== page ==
Over Labor Day weekend, I had the privilege of attending a worship service at Thomas Road Baptist Church in Lynchburg, VA, where Jonathan Falwell is the lead pastor.  On this particular Sunday, Johnnie Moore was the guest speaker.  Moore, a former campus pastor at Liberty University, is now one of America’s leading spokespersons for international religious freedom, and his book on Christian genocide at the hands of Islamic extremists entitled, Defying ISIS, was published earlier this year.

At the beginning of his message, Moore read for us an e-mail he received from a Christian pastor in Syria with only two words in its subject line: “Awaiting death.”  It was sent from the pastor’s cell phone during the middle of a terrifying night in Damascus.  This is what the email said:

“I am here in my room sitting in darkness because we now only receive one hour of electricity per day.  It’s around midnight.  I’m waiting here with others in my building as we play hide and seek with death.  As I write, another two mortars just fell on the building in front of us, another on the building to the right, and another one on the building on the next street over.  So far, we have been spared.  But are we next?  When will it be our turn?  Should I stay in my bed so that I’ll die in peace, or should I go to the ground floor of the building so that I might be able to escape?  But how long should I stay here?  Should I try and sleep or is it better to stay awake to feel the moment when Death comes riding on one of these mortars? Wow! Just now, it finally hit us.  Shaking this big building I am living in.  The windows pushed out violently, and I can hear horiifying screams from everywhere, all around me.  Yet, except for the flash of light, there are no lights.  I can’t see what’s going on.  I can only hear it.  I think I’ve decided it’s better to stay in my room and await death.  Another mortar just hit…I’m just going to be quiet.”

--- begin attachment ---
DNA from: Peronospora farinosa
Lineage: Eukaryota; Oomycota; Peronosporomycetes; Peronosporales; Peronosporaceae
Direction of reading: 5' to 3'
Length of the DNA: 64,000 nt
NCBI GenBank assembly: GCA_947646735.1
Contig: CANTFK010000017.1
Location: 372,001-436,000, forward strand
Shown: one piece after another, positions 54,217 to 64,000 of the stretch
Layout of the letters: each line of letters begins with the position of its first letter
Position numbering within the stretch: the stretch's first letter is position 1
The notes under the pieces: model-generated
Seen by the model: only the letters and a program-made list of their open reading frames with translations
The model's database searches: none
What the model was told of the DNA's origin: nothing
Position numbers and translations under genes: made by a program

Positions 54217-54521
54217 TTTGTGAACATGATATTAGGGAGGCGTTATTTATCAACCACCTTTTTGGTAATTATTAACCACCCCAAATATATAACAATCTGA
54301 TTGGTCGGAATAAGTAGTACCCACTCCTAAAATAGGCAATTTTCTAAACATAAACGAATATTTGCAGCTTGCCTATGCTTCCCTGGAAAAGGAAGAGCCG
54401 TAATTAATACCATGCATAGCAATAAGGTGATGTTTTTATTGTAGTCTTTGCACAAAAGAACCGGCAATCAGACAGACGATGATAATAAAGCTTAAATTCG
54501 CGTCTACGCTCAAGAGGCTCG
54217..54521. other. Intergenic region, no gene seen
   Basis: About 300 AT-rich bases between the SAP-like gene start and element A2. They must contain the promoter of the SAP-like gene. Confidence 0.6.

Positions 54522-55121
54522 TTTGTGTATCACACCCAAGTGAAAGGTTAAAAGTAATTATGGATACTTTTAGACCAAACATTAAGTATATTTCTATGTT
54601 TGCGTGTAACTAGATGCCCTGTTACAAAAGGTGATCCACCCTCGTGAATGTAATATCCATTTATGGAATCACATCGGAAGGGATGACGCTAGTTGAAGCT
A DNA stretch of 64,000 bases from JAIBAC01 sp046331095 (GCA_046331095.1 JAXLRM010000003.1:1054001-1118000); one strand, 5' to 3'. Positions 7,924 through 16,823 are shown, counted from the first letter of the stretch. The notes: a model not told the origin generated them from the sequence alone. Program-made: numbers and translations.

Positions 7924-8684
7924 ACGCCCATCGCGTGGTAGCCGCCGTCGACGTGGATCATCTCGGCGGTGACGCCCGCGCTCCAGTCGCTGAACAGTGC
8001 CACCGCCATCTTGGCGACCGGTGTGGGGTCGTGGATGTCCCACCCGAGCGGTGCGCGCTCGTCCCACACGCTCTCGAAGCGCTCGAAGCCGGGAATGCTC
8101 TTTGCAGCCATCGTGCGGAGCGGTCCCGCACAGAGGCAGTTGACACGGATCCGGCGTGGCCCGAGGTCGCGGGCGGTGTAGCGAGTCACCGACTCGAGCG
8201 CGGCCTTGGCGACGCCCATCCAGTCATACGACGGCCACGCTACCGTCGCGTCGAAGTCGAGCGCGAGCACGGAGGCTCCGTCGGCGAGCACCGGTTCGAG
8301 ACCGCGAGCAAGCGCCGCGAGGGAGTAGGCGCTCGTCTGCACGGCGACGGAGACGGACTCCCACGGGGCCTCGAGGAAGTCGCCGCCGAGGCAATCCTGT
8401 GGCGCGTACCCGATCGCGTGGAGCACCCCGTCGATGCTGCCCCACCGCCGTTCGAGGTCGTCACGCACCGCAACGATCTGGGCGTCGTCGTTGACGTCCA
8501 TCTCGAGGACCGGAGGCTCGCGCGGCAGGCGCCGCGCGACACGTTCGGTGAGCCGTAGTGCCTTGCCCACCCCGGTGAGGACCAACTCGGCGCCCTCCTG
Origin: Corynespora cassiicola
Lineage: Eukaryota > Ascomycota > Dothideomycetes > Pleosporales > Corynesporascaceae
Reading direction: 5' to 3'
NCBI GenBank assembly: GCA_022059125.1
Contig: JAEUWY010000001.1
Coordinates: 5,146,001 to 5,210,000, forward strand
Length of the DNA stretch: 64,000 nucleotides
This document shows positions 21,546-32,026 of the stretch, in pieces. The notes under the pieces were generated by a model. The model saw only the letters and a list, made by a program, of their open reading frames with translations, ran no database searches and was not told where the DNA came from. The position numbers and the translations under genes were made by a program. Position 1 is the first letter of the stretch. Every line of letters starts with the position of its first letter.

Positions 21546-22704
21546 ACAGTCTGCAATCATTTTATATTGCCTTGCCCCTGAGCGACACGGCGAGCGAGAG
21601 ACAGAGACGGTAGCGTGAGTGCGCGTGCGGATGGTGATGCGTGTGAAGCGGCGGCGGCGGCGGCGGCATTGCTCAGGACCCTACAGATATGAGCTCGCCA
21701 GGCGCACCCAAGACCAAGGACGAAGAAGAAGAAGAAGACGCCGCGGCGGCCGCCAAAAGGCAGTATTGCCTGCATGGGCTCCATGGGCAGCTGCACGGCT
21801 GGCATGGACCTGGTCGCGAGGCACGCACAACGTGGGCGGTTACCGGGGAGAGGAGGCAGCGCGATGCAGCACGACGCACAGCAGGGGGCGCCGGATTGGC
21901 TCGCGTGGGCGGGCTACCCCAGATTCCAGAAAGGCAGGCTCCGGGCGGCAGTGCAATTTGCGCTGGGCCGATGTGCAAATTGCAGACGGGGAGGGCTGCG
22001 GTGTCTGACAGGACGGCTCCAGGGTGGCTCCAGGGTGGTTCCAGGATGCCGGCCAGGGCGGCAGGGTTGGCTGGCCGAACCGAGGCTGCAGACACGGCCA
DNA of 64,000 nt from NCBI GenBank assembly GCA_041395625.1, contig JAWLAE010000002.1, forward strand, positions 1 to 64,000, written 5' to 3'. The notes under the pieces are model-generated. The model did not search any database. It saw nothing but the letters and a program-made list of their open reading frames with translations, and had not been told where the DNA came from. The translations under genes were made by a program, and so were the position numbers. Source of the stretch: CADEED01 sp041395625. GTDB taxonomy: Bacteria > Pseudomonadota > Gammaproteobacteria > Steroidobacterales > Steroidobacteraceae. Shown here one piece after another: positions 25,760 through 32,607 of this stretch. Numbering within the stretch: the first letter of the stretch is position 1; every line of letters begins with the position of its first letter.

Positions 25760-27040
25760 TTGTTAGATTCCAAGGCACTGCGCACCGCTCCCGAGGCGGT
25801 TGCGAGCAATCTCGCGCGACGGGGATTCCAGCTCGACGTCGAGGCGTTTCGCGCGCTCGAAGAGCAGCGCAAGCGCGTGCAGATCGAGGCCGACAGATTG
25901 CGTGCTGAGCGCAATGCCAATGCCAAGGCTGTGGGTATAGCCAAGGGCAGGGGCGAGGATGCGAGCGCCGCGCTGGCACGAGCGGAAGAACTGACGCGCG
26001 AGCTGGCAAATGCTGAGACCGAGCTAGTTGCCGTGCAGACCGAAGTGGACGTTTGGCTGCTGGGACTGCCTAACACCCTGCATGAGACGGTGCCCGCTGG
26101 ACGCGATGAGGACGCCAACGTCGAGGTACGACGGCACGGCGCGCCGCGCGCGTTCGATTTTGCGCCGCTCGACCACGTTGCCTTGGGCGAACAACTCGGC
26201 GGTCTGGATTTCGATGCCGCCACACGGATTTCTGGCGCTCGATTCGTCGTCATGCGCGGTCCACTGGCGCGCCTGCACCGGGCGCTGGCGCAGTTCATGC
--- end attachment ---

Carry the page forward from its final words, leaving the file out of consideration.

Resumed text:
To this day Moore is uncertain whether or not this pastor survived.  But one thing is certain.  What happened that night was not an accident.  It was the intentional efforts of ISIS to ethnically cleanse their land of Christians.

While so many Christians are being slaughtered in the Middle East, the church in America is doing very little about it.  One refugee made this cry for help, “It’s shocking to me that [Americans] are so silent in the face of our genocide.  Please help us.  Raise your voice for us.  Our children are dying.  In America you care for your pets so well, can you care for your Christian brothers and sisters who are suffering?”

My guess is that most of us are not insensitive to the thousands of Christians in the Middle East who are being tortured or who are heading for refugee camps daily; we just don’t know what we can do about it.  According to Moore, there are two things the church in America can do to help.  First, we can pray for our Christian brothers and sisters who are being persecuted.  In order to pray intelligently, we need to become informed with what is actually taking place in the Middle East.  To understand the plight of these modern martyrs, I recommend that you get a copy of Moore’s book and read it for yourself.  Then use the material as a prayer guide while you intercede on behalf of these saints.  Second, you can give life-saving provisions to refugees.  To learn more about and give generously to these humanitarian efforts, check out World Help at and The Cradle of Christianity Fund at

This is something we are not free to ignore.  I cannot in good conscience stand by and do nothing while these atrocities occur.  What about you?